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Friday, March 25, 2011

I can't eat beef I have Celiac Disease

Can't or Don't 

My grandpa, same one that gave me the amazing turquoise belt buckle, is one of biggest beef advocates that I know. He was singing beef's praises and telling the farmer and rancher's stories long before advocacy was the trendy thing to do.

This last week he was at a Health and Food Show in Calgary, Alberta, with his Alberta Beef booth. A lady walked up to him, and said I can't eat beef, I have Celiac disease. "The cattle eat barley, so I can't eat beef."

One of the new calves
back at home.
My instant reaction to her comment was, "What in the world is she talking about, of course she can eat beef. What nutritionist or doctor told her that, or why do people keep on self-diagnosing themselves." However, then I started to do some research and found that "Can a Gulten-Free Person eat Grain-Fed Meat" is a pretty common question. (p.s. If you follow the link you'll see that this lady has been led down the wrong path thinking Grass-Fed is healthier and better for the environment, but she does have the answer I was looking for about Gluten-Free diets and Beef.

According to thesavvyceliac.com when she asked Registered Dietitian and Gluten Free-Expert Tricia Thompson whether or not Grass-Fed Beef was Gullen-Free this is what Tricia said

“Grain-fed beef is fine. Before protein is absorbed it’s broken down into single amino acids or very short peptide fragments-no longer gluten.” — Tricia Thompson MSRD


Awesome! So those with Celiac Disease or that are taking part in a gluten free diets can enjoy all the health benefits of beef. 

And what did I learn/ If I'm going to walk the walk, I need to talk the talk. People have concerns about the food they are eating, where it comes from and how it is raised. Questions that seem obvious to one person might be confusing to others.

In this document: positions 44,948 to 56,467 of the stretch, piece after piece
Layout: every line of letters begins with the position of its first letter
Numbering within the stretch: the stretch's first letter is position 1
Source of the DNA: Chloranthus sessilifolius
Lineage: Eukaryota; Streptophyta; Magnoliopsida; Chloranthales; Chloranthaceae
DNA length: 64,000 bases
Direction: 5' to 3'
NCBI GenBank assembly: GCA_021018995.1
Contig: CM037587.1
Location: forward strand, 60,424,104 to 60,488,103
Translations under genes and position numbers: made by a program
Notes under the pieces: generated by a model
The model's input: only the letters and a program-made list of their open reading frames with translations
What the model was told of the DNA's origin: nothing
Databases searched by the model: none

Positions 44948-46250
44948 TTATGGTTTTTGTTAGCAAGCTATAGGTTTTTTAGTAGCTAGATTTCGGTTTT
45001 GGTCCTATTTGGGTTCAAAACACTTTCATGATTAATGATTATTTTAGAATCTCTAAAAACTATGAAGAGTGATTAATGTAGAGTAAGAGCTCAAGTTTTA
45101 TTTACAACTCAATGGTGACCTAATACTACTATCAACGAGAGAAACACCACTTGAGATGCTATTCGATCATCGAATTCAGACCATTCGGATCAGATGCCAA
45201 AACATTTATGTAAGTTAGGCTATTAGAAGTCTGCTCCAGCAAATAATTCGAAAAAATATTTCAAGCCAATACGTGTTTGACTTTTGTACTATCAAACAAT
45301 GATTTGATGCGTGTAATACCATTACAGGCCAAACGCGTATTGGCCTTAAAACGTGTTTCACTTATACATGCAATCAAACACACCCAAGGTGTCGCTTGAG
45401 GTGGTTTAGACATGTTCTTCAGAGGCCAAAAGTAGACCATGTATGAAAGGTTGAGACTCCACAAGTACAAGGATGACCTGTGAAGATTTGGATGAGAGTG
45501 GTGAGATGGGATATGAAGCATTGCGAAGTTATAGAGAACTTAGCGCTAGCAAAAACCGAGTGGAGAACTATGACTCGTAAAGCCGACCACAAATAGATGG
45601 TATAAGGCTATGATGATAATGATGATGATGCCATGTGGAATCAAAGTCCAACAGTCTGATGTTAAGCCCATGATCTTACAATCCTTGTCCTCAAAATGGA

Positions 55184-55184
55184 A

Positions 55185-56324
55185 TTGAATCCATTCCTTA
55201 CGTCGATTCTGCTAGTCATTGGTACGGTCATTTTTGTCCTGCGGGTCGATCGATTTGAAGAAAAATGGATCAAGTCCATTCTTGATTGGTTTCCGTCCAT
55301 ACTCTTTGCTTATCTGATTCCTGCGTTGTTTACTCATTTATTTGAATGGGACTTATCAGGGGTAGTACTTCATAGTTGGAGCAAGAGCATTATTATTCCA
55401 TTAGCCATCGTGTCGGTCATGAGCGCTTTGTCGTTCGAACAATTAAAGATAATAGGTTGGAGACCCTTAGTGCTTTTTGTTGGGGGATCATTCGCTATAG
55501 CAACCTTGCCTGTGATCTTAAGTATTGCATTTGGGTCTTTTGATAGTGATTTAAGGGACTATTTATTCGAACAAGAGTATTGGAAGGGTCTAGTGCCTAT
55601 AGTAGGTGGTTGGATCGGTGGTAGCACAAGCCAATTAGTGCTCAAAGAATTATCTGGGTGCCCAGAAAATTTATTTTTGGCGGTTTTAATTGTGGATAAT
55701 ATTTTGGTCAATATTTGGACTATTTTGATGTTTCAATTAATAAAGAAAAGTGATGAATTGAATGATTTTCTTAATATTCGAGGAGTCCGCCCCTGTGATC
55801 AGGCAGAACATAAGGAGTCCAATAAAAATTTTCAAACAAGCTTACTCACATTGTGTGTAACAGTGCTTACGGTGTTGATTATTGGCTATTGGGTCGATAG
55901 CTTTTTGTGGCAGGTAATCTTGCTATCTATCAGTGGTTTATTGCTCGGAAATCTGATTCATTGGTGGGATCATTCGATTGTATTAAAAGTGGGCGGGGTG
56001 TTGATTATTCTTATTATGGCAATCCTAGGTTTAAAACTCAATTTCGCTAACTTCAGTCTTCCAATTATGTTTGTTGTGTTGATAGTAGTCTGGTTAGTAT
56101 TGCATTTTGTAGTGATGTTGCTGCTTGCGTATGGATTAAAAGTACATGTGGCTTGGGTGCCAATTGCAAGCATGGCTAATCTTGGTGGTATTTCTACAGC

10 comments:

  1. Good afternoon,

    As we own a custom butcher shop (The Chelmsford Meat House) and service a large gluten sensitive population, we also run into this misconception.

    We are asked every question the media suggests that consumers ask from age, breed, location, diet specifics.. you name it!

    We have also observed that while many ask questions that have detailed answers, the querent does not always possess the educational background to process the details of the answer. Knowing this has changed the way we educate and interact with our consumers.

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  2. Great share, Crystal! I never thought about that! I will pass this along. We sure are in a learn-by-doing industry, especially in public relations and advocating. I've learned the most when I've had to say "I don't know, but will find out." I've found that it's those questions and misconceptions that have driven me to learn the detailed reasoning.